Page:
The diversification benefits of adding systematic strategies to a traditional portfolio

Nov 25, 2022 | Education

Investment management processes are constantly increasing in sophistication in line with improvements in technology and the professionalisation of the industry. Few remaining managers concentrate on pure return targeting with significant attention now paid to the risk of each individual investment. However, sophisticated investment professionals also regularly consider the interplay between a single asset and the remainder of the portfolio in order to determine the additional contribution (beyond risk and return) of each individual element.

Appraising the performance of an asset in a portfolio

Given the wide range of investment choices available, assets that do not form part of the ‘core’ asset allocation are under greater levels of scrutiny to justify their role in the portfolio. This means that they have to bring something different to the table, often in the form of a diversifying source of return. In future articles we will discuss the important topic of portfolio construction in greater detail, which it merits. However, in this short introduction to the subject, we demonstrate quite simply the power of diversification in a portfolio.

Whilst risk and return targets are two of the cornerstone objectives of an investment manager, there are many more nuanced metrics that can be used to appraise the performance of a portfolio. In a previous article we introduced the concept of drawdown – that measures the cumulative losses from ‘peak-to-trough’ of an asset – and explained its importance. In a similar vein, metrics that measure risk-adjusted performance such as the Sharpe Ratio assess whether or not the expected return from an investment is commensurate with the additional risk taken by investing into it.

Using metrics such as these can be an effective method for judging both individual assets and an entire portfolio. Therefore, by comparing the impact upon these metrics of a portfolio after the addition of a new investment, we can begin to develop a clearer picture of how additive it was to the portfolio as a whole.

Uncorrelated strategies can be highly additive to the performance of a portfolio

To demonstrate our point clearly, let us take an investment that is highly diversifying when compared to traditional assets. Table 1 shows the correlation of monthly returns of an index of systematic strategies to equities, bonds and a 60/40 combination of the two – often referred to as the “market” (or traditional) portfolio. The systematic strategies are shown to be highly uncorrelated to equities, bonds and the combined market portfolio.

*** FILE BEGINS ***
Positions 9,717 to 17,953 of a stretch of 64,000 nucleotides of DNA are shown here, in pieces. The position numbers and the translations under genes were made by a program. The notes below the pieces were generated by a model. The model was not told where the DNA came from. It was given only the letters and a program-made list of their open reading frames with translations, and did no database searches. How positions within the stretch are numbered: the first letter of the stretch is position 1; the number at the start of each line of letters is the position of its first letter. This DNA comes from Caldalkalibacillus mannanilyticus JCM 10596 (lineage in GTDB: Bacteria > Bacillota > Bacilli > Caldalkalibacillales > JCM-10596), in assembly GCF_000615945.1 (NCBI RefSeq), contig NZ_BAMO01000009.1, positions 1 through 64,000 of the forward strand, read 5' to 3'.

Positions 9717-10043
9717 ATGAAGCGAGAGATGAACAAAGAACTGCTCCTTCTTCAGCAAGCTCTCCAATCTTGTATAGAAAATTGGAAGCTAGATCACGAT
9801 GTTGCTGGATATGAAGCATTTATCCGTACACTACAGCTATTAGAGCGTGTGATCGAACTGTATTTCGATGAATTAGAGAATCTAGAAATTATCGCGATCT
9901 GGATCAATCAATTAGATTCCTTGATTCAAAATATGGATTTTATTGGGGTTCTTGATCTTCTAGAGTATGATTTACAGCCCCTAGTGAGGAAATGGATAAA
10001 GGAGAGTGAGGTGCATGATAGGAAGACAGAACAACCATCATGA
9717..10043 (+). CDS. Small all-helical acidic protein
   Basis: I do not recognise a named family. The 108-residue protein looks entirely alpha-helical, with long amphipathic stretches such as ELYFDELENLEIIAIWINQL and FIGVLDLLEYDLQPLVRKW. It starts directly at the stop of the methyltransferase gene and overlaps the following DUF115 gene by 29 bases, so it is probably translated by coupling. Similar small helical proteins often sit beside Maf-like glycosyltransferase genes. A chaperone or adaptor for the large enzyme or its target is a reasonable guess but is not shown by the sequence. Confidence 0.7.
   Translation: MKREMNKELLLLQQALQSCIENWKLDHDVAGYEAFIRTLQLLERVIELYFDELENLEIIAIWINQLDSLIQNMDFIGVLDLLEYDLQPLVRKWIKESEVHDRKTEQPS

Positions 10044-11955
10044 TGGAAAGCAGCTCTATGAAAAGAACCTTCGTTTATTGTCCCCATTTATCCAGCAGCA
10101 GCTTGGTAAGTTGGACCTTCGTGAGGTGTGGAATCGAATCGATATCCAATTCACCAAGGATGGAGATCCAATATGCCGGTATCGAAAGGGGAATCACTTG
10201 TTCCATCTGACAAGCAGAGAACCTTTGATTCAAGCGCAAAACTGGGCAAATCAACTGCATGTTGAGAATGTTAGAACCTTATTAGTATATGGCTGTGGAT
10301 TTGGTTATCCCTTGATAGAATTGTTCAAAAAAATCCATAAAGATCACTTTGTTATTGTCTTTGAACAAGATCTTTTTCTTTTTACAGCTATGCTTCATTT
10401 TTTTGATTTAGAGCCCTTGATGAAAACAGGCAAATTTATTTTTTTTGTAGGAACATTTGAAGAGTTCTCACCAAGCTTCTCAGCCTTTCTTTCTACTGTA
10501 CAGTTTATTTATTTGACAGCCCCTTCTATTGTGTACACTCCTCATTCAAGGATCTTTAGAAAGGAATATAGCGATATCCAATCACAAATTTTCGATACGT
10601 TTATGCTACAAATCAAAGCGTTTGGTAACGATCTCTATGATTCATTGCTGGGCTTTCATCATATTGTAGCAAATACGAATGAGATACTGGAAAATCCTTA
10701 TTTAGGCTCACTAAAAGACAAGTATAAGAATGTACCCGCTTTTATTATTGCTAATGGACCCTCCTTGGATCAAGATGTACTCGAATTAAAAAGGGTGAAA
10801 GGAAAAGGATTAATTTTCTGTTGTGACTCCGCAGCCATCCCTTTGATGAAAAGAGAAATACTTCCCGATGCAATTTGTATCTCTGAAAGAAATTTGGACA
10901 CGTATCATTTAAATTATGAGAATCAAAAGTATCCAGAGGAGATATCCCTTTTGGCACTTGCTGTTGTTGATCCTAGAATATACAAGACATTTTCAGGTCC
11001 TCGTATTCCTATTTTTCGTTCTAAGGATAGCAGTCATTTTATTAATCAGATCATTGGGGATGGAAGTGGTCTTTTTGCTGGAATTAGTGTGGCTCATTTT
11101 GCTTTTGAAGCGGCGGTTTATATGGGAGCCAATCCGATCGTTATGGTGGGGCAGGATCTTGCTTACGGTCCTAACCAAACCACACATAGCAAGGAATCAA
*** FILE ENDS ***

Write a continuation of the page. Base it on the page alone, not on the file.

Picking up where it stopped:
Table 1: Correlation of systematic index to traditional assets [1]

Studying the returns in more detail helps us to understand the importance of uncorrelated sources of return. In Figure 1 we focus on the 10 worst months for equities and compare to how the systematic index performed at the same time. Not only did the systematic index not experience simultaneous steep declines, it also managed to generate a positive return on average. This clearly demonstrates the benefits of diversification, especially during times of market stress. Therefore, should we add an allocation of systematic strategies to our traditional portfolio, we could potentially expect a significant improvement in performance.

Figure 1: Comparison of systematic index to equities during times of market stress [1]

Table 2 demonstrates precisely that. Whilst there is a small reduction in the expected return, this is more than compensated for by the significantly reduced risk of the new portfolio. The noticeable improvement in the Sharpe ratio clearly indicates that the addition of systematic strategies means that the portfolio should now expect a greater return on investment for every additional unit of risk that it takes. In fact, if we wished to generate the same expected return as the market portfolio, we could simply lever the portfolio to the required degree and the result would be a reduction in risk compared to our initial allocation. Finally, and perhaps most pertinently, there is a very large reduction in the maximum drawdown of the new combined portfolio.

Table 2: Improvement in portfolio performance following the addition of systematic strategies [1]

The results above clearly demonstrate the powerful effects of diversification on a traditional portfolio. The challenge is therefore to find alternative sources of return that are sufficiently uncorrelated to an investor’s portfolio and still provide some attractive upside of their own, like the systematic index above. Potentially, such investments can smoothen the return profile, improve risk-adjusted returns and minimise our drawdown in times of market stress.

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[1] Systematic strategies are represented by the Barclays BTOP50 Index, global equities by the MSCI AC World Index, global bonds by the Barclays Global Aggregate Index and the traditional portfolio consists of 60% equities and 40% bonds, rebalanced monthly. For the calculations in Table 2, we allocate 70% to the traditional portfolio and 30% to systematic strategies. Calculations are based upon the monthly total returns for the period January 2000 to April 2022. Source: Bloomberg.